Winters in Canada were very severe at times.  The frost would collect on the windows so thick that it would have to be melted with hot flat irons in order to see outside. On the coldest of days, when they threw water outside, it would freeze in the air before hitting the ground.  Ice skating and ice boating offered enjoyment through the winter months.  There were summers of flowers and winters of blizzards, and all the living that comes to a family of eleven.  Drucilla wrote an essay and won the contest, bringing home a piano to the family.  In 1910, a hailstorm one mile wide passed over both George Henry’s fields in Stirling and at the homestead, taking away his entire crop.

George Henry and Carrie (Roberts) Passey

In 1911, George Henry sold the homestead to purchase a home in Paris, Bear Lake, Idaho.  After selling the homestead, he worked on railroad construction projects including stations and section houses at Foremost, Conrad and Rentham, Alberta, Canada.  The new railroad line was built to help homesteaders get their goods to market. 

In 1913, George Henry moved the family to Paris, Bear Lake, Idaho and sold the remaining home in Stirling, Alberta, Canada.  In 1916, George Henry built the Paris Garage and the Novelty Picture Show house.  He operated the Novelty Picture Show house for four years.  During World War I, the family witnessed some very hard times.  Bran bread, a little sugar, syrup and peanut butter was almost their only fare.  World War I was over and the family was back together again as Yankees after two sons returned safely home from the war.   Normal living then resumed in Paris, Bear Lake, Idaho.  Two more children were born: Lael and Blaine. 

George Henry worked at the Paris Phosphate Mine building cottages and other needed structures.  He also worked for power plants in Oneida, Idaho and Logan, Utah.  The eleventh child was born in 1921: Lloyd.  George Henry continued to do carpentry work for Conda Mines and Utah Power and Light Company. 

In 1924, George Henry was stricken with rheumatism.  At the same time, Lael had kidney failure and died.  The following year, Clinton died following an appendicitis operation.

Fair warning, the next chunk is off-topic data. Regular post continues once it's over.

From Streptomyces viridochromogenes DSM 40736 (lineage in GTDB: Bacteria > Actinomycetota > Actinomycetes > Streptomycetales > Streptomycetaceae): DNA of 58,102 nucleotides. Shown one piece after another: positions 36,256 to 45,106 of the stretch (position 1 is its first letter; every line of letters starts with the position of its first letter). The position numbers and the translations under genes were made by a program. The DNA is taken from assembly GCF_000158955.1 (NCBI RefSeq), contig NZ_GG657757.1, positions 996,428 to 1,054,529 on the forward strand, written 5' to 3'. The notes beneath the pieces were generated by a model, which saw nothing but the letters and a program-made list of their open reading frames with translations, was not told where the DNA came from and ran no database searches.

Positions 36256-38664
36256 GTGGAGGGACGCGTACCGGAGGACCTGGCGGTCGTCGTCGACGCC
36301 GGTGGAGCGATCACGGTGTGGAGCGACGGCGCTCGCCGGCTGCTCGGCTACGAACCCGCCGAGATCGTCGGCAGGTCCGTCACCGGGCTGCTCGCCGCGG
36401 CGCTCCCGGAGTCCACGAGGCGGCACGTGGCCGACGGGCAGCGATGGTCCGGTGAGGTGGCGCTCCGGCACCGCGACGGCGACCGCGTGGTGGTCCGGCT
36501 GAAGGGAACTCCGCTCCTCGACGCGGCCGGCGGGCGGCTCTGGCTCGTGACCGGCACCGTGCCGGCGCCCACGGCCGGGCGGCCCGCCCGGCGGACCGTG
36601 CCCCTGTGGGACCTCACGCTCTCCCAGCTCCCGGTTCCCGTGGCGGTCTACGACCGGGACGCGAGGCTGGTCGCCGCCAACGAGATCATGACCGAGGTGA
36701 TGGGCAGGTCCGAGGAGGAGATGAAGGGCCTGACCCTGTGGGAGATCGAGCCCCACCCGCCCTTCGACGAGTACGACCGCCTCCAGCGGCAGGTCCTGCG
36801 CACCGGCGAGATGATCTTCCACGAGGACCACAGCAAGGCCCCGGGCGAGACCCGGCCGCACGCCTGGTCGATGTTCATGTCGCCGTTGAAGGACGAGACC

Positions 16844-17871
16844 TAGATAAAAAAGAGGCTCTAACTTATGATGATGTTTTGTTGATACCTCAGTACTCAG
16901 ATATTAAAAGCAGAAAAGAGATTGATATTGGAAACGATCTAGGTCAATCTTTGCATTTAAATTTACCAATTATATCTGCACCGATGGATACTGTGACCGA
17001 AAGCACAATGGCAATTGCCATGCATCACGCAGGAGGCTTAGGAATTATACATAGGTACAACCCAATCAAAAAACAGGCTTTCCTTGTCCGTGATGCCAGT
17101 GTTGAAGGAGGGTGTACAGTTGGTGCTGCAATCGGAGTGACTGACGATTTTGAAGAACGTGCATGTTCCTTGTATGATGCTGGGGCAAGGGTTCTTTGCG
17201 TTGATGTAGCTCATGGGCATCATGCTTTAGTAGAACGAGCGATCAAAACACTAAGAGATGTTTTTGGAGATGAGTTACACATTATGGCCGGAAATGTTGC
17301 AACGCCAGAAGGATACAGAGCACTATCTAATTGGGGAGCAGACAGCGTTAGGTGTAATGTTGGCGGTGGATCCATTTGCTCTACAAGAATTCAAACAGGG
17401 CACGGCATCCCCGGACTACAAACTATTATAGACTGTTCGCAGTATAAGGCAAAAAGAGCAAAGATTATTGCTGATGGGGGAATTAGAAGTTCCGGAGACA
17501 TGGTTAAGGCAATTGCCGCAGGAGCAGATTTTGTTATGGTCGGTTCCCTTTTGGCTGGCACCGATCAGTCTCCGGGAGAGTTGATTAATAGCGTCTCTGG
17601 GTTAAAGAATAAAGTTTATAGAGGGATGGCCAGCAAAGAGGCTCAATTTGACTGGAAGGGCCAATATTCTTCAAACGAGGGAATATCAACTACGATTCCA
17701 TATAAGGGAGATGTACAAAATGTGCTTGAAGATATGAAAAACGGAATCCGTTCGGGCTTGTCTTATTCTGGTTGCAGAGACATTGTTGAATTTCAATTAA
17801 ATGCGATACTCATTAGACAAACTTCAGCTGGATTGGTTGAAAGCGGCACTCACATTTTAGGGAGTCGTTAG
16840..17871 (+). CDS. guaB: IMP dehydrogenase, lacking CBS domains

This double shock was too much for my nerves and I was on the verge of a breakdown; the nerve centers in my throat being most sensitive.  I came near to choking to death.  In May, 1925, I took treatments in the Logan Hospital.  While there, I went to the Logan Temple and received a blessing.  I was promised that if I would keep the Word of Wisdom and pray to the Lord, I would recover.  I have tried to live better and do as I was instructed.  My health greatly improved.  This has been a manifestation of God’s power where faith is exercised.
Carrie Roberts Passey

George Henry became the custodian for the Bear Lake County Courthouse and worked there until his death.

George Henry Passey died on March 19, 1941 in Paris, Bear Lake, Idaho.

Carrie was a pioneer with a great capacity for work, who found time to supplement her limited formal education through continuous self-teaching, rearing a large family, participating in the LDS Church, and finding expression of an artistic temperament through making rugs and quilts. She loved to serve others her entire life. She was always busy, braiding over 200 rugs and piecing and quilting over 75 full size and numerous twin sized quilts.

Carrie (Roberts) Passey died on October 23, 1966 in Montpelier, Bear Lake, Idaho.  She was buried in Paris, Bear Lake, Idaho.



More Pictures of George Henry and Carrie (Roberts) Passey:

No comments:

Post a Comment